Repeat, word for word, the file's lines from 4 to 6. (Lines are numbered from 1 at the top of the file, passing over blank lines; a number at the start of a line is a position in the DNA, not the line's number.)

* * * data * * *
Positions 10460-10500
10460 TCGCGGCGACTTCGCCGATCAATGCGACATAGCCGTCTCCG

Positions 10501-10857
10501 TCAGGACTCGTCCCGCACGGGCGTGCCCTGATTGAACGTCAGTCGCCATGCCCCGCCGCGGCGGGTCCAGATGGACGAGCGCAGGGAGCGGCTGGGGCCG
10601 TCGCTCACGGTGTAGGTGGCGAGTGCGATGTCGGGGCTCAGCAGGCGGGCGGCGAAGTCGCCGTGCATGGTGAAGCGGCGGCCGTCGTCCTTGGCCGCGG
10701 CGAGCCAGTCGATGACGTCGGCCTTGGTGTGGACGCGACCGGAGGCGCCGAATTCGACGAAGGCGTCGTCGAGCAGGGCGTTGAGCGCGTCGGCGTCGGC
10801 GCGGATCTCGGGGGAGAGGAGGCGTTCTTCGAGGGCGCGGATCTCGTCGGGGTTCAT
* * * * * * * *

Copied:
10501 TCAGGACTCGTCCCGCACGGGCGTGCCCTGATTGAACGTCAGTCGCCATGCCCCGCCGCGGCGGGTCCAGATGGACGAGCGCAGGGAGCGGCTGGGGCCG
10601 TCGCTCACGGTGTAGGTGGCGAGTGCGATGTCGGGGCTCAGCAGGCGGGCGGCGAAGTCGCCGTGCATGGTGAAGCGGCGGCCGTCGTCCTTGGCCGCGG
10701 CGAGCCAGTCGATGACGTCGGCCTTGGTGTGGACGCGACCGGAGGCGCCGAATTCGACGAAGGCGTCGTCGAGCAGGGCGTTGAGCGCGTCGGCGTCGGC